Three Inbox tips to Save You After a Break
We’ll be back having vacations soon; then these email tips will come in really helpful
Whether you’re focused on inbox zero or simply want your mails ‘under control’ we all know that too many emails are a source of stress. This is all the more so after time away from work — whether for a day or week.
The problem in fact is not massively different if you’ve been off for three days, five, or ten. That’s actually because for most people in management roles over 50% of the emails they receive are in response to ones they send. If you’re not sending them you’re not receiving them. (That by the way feeds into the fallacy of ‘processing emails while away to keep them under control ’, but that’s a discussion for another day.)
When you do get back you’ll have an inbox with 50,100, 500, 1000 emails depending on your company, your role, the time of year, etc. You need a strategy before you panic.
1. Give yourself some time
Avoid people knowing that you’re back or ensure those who do are not immediately expecting a reply. How you do this will depend on your company culture and whether you’re in the same office as them. Ideas I’ve used include:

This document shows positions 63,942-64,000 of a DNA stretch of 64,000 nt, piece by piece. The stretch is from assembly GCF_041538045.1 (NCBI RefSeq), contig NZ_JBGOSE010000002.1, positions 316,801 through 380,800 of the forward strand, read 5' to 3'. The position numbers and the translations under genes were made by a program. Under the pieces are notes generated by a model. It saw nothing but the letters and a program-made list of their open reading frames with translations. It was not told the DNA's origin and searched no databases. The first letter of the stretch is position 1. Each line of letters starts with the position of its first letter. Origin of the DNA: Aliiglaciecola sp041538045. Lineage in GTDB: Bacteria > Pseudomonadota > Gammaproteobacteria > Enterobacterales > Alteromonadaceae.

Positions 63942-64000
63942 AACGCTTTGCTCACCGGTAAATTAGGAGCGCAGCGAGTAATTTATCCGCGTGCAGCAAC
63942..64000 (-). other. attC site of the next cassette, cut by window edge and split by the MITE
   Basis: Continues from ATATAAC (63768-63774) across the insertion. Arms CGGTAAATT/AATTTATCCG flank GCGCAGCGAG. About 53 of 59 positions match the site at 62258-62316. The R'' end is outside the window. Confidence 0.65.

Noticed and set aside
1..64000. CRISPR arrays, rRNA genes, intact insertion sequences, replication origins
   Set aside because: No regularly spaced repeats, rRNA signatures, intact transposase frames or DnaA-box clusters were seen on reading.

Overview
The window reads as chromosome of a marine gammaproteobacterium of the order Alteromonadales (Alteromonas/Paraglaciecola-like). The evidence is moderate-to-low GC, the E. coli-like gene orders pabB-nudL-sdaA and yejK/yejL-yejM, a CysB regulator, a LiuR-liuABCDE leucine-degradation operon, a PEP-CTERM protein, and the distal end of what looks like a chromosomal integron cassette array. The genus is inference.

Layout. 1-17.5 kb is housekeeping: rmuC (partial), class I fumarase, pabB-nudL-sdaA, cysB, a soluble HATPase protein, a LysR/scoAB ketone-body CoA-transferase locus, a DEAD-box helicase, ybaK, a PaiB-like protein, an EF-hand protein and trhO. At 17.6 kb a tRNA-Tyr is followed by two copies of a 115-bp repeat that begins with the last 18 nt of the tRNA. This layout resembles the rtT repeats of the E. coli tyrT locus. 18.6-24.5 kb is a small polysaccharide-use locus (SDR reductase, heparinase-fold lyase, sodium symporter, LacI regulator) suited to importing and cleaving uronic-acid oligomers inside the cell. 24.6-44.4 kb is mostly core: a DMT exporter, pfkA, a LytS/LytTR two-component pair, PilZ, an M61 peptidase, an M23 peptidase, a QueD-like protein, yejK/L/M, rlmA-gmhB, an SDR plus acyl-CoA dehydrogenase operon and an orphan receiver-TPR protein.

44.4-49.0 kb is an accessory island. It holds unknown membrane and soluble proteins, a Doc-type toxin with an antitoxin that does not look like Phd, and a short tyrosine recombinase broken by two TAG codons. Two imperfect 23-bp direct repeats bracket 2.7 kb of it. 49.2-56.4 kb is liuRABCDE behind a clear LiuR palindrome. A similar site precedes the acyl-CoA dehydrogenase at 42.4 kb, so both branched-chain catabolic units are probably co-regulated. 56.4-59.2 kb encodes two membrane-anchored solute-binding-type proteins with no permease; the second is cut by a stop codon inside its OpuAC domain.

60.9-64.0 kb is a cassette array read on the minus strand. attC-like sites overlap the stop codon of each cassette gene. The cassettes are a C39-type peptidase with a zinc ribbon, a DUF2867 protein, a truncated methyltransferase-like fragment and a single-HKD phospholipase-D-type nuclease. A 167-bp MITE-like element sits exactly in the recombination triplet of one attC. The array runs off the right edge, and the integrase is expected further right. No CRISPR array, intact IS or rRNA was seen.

- Having you OOO going a day longer than your vacation
- Putting a new OOO “I’m back today and working through the backlog. I’ll revert asap”
- Put a block in your calendar that sounds like an important meeting
2. Don’t reply yet
“That looks like a quick reply,” you think as the inbox pops open. “I deal with that one first”. STOP! No.
Your aim is to get your inbox under control.
Even if only 20 of the emails required a 15-30 minutes response that’s over a day’s work.
If you start responding then and there you will rapidly close out a few actions but you won’t have achieved your aim of getting the inbox under control. It will still be a source of stress at the end of the day and the relaxation of the vacation will already be evaporating.
Even worse, the moment you start to send replies then people will begin responding and new emails will start rushing in.
The trick, therefore — unless something is clearly time-critical — is:
Don’t respond to any of them until the clear up is done
So, with those two ground rules established, it’s time to get clearing.
3. Rapidly triage through sorting and searching
Your aim is to quickly get to a view of only those emails that are still important.
The efficiency is achieved by ensuring your mind is not leaping from Sandwich order to CEO update to Please review this strategy document to Last quarter’s sales figures.
Here are some steps. I do them this way, you may want to try a different order.
Sort by Subject
- This does two things. It groups together similar emails — let’s say there is a daily “Status update” mail. You can see all in one go — and then simply delete/archive or if you must read them rapidly read them one after the other and then fail or hold on for action.
- You can also e.g., see a daily newsletter that you do want to read but which can wait a few days. This can be pulled into the appropriate folder and out of the Inbox